Search By Model
Commer was a British manufacturer of commercial vehicles which existed from 1905 until 1979.
The company was formed as the Commercial Car Company based in small premises in Lavender Hill, South London. In order to go into volume production a site was bought at Biscot Road, Biscot, Luton, where production of the first truck, the 3 ton RC type started in 1907. In 1909 the first bus was made. With the outbreak of First World War the factory turned to the manufacture of military vehicles for the British Army and by 1919 over 3000 had been made.
Commer was later famous as a maker of vans for the British Post Office (the SpaceVan), something which it did up until the end of its existence. The Commer name was replaced by the Dodge name during the 1970s following the takeover of Rootes by Chrysler Europe. After Peugeot purchased Chrysler Europe in 1978, the Commer factory was run in partnership with the truck division of Renault, Renault Trucks. It continued to produce the Dodge commercial truck range for some time, with Renault badges and a small amount of product development, eventually cancelling these in favour of mainstream Renault models and switching production at the factory to production of Renault truck and bus engines in the early 1990s.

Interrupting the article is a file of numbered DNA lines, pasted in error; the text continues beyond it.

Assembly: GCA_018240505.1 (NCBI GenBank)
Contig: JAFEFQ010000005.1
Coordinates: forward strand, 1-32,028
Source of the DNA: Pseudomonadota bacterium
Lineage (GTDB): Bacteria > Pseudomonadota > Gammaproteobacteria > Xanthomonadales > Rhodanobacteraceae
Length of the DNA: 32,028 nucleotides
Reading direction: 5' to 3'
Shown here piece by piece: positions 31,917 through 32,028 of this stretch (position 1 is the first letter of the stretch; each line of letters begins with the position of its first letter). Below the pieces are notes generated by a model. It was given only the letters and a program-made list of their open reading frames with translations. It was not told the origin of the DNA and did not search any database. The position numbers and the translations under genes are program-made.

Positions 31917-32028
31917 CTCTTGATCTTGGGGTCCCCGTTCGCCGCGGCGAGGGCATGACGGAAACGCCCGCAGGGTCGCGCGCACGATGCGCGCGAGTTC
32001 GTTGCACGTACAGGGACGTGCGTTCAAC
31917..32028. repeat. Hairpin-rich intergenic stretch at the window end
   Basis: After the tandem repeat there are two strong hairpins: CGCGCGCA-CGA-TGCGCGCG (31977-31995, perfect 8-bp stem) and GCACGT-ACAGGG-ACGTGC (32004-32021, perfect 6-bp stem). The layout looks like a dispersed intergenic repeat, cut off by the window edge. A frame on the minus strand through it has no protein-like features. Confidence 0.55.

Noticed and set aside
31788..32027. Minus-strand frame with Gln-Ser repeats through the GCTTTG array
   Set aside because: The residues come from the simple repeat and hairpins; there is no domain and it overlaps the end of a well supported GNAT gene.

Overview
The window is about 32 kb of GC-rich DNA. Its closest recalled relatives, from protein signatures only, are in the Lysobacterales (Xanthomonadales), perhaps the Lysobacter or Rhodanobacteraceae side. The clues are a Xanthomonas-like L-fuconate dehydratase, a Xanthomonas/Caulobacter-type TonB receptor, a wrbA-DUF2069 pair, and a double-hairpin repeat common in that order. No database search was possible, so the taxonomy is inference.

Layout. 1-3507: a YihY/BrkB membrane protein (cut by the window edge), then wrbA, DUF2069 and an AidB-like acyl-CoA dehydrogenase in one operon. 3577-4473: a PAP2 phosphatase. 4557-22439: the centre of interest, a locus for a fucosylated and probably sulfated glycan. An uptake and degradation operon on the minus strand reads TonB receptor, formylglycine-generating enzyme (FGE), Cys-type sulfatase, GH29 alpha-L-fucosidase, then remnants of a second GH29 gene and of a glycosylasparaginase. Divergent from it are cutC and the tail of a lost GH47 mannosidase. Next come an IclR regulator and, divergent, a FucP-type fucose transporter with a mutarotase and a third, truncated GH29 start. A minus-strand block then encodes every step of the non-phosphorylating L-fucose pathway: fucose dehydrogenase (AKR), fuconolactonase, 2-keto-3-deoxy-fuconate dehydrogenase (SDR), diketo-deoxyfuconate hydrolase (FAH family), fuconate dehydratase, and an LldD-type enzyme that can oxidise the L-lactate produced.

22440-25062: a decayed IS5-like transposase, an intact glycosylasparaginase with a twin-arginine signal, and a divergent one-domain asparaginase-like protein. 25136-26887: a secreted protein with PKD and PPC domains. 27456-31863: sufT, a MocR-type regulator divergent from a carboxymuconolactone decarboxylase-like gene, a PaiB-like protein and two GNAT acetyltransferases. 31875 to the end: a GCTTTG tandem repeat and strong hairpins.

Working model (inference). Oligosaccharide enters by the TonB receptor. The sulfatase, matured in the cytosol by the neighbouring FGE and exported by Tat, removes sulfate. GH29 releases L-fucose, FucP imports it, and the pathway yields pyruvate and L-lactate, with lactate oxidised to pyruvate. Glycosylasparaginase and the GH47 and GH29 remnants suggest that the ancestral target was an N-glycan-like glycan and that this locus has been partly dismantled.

Many Commer vans and lorries are notable for being fitted with the Rootes TS3 engine, a two-stroke diesel three-cylinder horizontally-opposed piston engine, which came to be known as the "Commer Knocker" due to the unique noise it produced. Newer Commer vehicles had Perkins and Cummins diesel engines, and less commonly Mercedes diesel engines.